Putin ‘apologises to Israel’ after minister claimed Hitler was Jewish

·3 min read

Russian president Vladimir Putin has apologised after his foreign minister claimed Adolf Hitler “had Jewish blood,” Israel’s prime minister said.

Naftali Bennett said on Thursday he had accepted the apology during a call with Mr Putin and thanked him for "clarifying his regard for the Jewish people and the memory of the Holocaust”.

Sergei Lavrov made the remarks in an interview on the Italian TV programme Zona Bianca on Sunday in an attempt to justify Russia’s portrayal of Ukraine as “Nazi.”

Asked how Moscow can claim that it is fighting to “de-Nazify” Ukraine when president Volodymyr Zelensky is himself Jewish, Mr Lavrov said: “I could be wrong, but Hitler also had Jewish blood. [That Zelensky is Jewish] means absolutely nothing. Wise Jewish people say that the most ardent anti-Semites are usually Jews.”

The comments prompted Israel’s foreign ministry to summon Russia’s ambassador for “clarification” and demand an apology.

Follow our live updates on Russia’s invasion of Ukraine here

Mr Bennett said at the time: “Such lies are meant to blame the Jews themselves for the most terrible crimes in history and thus free the oppressors of the Jews from their responsibility.

“No war today is the Holocaust or is like the Holocaust.”

Israel’s foreign minister Yair Lapid called Mr Lavrov’s words “unforgivable” and “the lowest level of racism against Jews,” hile his Ukrainian counterpart Dmytro Kubleba said they were evidence of Russia’s own “deep-rooted anti-Semitism”.

Russia subsequently hit out at Israel, with Moscow’s foreign ministry describing Mr Lapid’s comments as“anti-historical” and accusing the Israeli government of supporting “the neo-Nazi regime in Kyiv”.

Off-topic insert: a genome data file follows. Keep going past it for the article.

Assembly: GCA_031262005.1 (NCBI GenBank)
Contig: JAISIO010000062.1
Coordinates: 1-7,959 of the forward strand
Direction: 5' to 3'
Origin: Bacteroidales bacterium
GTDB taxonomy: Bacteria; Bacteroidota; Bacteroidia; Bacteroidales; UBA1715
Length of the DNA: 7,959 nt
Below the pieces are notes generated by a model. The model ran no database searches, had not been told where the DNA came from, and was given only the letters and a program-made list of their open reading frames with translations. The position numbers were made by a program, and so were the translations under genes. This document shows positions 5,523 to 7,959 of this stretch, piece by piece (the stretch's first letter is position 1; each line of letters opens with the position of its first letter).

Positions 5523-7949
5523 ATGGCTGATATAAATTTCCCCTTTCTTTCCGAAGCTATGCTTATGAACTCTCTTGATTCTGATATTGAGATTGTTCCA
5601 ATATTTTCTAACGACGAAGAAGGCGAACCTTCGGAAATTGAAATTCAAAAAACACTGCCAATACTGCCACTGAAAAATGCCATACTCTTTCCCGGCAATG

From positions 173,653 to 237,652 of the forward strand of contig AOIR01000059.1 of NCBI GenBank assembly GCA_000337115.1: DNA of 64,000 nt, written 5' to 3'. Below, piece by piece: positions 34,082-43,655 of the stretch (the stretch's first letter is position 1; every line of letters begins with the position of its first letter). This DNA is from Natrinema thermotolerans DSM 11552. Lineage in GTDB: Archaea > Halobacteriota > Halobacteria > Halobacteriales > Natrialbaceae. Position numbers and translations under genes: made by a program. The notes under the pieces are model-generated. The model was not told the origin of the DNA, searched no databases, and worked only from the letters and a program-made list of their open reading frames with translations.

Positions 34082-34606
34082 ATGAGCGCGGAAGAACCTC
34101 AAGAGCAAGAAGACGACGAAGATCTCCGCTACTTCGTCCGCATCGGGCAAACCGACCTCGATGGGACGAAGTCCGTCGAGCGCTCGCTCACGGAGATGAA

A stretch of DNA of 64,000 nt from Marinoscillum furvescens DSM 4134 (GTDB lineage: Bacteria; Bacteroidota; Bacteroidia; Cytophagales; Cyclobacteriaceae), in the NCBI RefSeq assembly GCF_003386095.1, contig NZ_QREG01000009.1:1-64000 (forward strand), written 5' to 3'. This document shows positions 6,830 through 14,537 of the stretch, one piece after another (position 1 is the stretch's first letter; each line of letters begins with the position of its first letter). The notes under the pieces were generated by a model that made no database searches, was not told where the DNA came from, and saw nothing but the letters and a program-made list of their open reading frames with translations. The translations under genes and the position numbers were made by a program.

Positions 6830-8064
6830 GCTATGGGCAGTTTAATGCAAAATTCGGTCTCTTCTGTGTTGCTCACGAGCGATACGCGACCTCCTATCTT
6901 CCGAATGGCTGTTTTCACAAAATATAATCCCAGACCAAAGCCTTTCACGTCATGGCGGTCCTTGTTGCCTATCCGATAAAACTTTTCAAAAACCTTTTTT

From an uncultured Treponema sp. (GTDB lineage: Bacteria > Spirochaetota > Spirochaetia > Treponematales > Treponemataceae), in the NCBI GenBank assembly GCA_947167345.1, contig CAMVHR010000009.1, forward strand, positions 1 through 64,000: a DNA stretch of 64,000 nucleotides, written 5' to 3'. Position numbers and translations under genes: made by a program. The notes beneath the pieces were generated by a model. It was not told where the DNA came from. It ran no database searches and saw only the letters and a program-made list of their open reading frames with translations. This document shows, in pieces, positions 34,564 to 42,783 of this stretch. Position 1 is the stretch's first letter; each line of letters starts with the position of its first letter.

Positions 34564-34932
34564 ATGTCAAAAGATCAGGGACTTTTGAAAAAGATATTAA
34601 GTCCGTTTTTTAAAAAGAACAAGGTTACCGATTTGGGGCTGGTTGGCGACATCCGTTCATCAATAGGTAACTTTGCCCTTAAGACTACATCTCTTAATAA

Israel has largely avoided direct criticism of Russian invasion of Ukraine, although Mr Bennett last month accused Putin’s forces of war crimes.

Following a call with the Mr Putin on Thursday, Mr Bennett said he asked the Russian president to consider allowing the evacuation of the besieged Azovstal steelworks in the Ukrainian port of Mariupol.

He said the request was made following an earlier conversation with Mr Zelensky and that Mr Putin promised to set up a corridor for civilian evacuation.

It follows reports from Mariupol’s mayor that fighting has continued around the sprawling plant in Ukraine’s besieged southern port city.

The vast structure is the last stronghold of the Ukrainian defence forces in the region and an estimated 200 civilians are said to be taking shelter there underground from the Russian bombardment. Another 100,000 are thought to still be inside in Mariupol as a whole.

Some 2,000 Ukrainian fighters, by the Russians’ estimate in recent weeks, are also thought to be holed up in the tunnels and bunkers under the steelworks in Mariupol.

Captain Sviatoslav Palamar, who as deputy commander of Ukraine’s Azov Regiment led defenders inside the mill, told Ukrainian Channel 24 that Russian troops were inside the plant for a third day and were meeting fierce resistance.

“Heavy fighting is underway,” he said.

In a video posted online late Wednesday, Anton Gerashchenko, an adviser to Ukraine’s Internal Affairs Ministry, said the Russians managed to get inside with the help of an electrician who knew the layout.“He showed them the underground tunnels which are leading to the factory,” Mr Gerashchenko said.

“Yesterday, the Russians started storming these tunnels, using the information they received from the betrayer.”

Moscow denied its troops were storming the plant.